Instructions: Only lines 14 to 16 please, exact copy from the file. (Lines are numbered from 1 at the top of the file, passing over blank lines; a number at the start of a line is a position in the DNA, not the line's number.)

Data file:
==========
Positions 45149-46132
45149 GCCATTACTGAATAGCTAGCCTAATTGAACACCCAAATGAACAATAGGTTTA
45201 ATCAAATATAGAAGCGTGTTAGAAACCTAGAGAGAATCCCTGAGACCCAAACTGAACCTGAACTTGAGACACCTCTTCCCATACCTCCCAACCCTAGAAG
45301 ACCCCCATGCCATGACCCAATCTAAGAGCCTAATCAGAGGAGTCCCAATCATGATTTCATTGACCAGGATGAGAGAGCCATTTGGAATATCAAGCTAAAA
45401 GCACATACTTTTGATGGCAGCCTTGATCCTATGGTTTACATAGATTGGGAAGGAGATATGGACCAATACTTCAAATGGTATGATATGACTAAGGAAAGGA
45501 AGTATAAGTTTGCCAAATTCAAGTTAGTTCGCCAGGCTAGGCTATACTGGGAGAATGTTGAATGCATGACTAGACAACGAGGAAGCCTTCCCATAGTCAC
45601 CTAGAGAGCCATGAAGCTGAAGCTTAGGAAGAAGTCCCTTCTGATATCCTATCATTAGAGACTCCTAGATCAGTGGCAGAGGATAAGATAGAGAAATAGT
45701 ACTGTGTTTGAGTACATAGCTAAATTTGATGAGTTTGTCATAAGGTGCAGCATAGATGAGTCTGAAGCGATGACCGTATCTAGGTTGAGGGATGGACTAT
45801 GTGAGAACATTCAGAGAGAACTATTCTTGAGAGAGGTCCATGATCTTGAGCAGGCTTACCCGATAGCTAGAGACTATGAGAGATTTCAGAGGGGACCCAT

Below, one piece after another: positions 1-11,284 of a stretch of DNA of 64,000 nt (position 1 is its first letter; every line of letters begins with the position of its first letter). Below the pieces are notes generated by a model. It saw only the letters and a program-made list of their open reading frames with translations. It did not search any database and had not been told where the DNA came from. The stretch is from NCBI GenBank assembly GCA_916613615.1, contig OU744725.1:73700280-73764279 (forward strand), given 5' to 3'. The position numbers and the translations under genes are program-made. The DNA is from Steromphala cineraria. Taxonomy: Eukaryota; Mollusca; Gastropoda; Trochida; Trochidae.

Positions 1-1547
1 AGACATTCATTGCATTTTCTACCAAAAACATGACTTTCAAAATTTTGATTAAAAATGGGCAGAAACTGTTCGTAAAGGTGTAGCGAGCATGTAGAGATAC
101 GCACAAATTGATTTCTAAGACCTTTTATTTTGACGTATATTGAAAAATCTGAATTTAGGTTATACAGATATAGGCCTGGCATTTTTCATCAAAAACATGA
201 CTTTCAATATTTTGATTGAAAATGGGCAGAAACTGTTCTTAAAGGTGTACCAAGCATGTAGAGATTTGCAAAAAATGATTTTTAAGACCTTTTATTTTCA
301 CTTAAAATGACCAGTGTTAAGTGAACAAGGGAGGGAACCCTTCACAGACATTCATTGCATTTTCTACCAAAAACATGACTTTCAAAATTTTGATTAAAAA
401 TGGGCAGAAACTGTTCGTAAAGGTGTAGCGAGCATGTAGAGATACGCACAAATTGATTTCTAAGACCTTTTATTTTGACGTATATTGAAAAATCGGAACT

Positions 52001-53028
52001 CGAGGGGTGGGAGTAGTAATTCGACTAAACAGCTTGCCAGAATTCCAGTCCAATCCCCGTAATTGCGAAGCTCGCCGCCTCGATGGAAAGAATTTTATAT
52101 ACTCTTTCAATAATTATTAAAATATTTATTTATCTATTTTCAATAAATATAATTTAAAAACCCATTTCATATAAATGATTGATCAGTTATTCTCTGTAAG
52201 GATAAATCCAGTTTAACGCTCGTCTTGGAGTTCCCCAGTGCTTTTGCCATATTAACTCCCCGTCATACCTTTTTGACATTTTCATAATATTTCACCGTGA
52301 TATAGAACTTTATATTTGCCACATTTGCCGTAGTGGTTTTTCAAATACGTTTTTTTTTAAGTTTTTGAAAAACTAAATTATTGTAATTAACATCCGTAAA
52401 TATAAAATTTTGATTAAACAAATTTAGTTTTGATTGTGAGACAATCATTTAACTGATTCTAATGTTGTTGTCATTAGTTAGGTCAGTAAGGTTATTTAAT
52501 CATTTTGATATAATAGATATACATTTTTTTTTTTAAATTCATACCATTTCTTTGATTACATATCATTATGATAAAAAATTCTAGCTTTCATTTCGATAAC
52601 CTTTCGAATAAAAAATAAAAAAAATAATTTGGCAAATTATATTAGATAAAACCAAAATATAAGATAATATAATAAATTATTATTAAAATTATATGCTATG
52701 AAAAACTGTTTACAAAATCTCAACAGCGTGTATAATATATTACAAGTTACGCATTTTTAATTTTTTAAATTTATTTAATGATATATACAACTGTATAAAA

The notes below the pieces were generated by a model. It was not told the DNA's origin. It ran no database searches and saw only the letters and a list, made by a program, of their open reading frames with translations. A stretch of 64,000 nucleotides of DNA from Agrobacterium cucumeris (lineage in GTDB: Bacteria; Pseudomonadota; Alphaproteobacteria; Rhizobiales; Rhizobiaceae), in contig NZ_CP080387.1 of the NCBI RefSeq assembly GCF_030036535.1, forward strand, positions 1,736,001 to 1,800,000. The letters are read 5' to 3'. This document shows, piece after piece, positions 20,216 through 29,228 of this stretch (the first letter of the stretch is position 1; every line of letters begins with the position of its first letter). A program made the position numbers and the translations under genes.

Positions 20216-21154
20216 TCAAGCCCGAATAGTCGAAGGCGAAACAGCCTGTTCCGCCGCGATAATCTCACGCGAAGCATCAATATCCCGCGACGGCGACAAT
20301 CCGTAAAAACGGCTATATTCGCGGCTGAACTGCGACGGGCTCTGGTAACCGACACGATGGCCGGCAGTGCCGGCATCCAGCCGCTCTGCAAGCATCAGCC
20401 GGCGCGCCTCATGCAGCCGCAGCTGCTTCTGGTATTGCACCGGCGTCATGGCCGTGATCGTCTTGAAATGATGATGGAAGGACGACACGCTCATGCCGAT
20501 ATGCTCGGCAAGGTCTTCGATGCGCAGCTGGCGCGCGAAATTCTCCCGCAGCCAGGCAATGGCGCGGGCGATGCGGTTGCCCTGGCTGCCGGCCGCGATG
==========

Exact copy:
201 CTTTCAATATTTTGATTGAAAATGGGCAGAAACTGTTCTTAAAGGTGTACCAAGCATGTAGAGATTTGCAAAAAATGATTTTTAAGACCTTTTATTTTCA
301 CTTAAAATGACCAGTGTTAAGTGAACAAGGGAGGGAACCCTTCACAGACATTCATTGCATTTTCTACCAAAAACATGACTTTCAAAATTTTGATTAAAAA
401 TGGGCAGAAACTGTTCGTAAAGGTGTAGCGAGCATGTAGAGATACGCACAAATTGATTTCTAAGACCTTTTATTTTGACGTATATTGAAAAATCGGAACT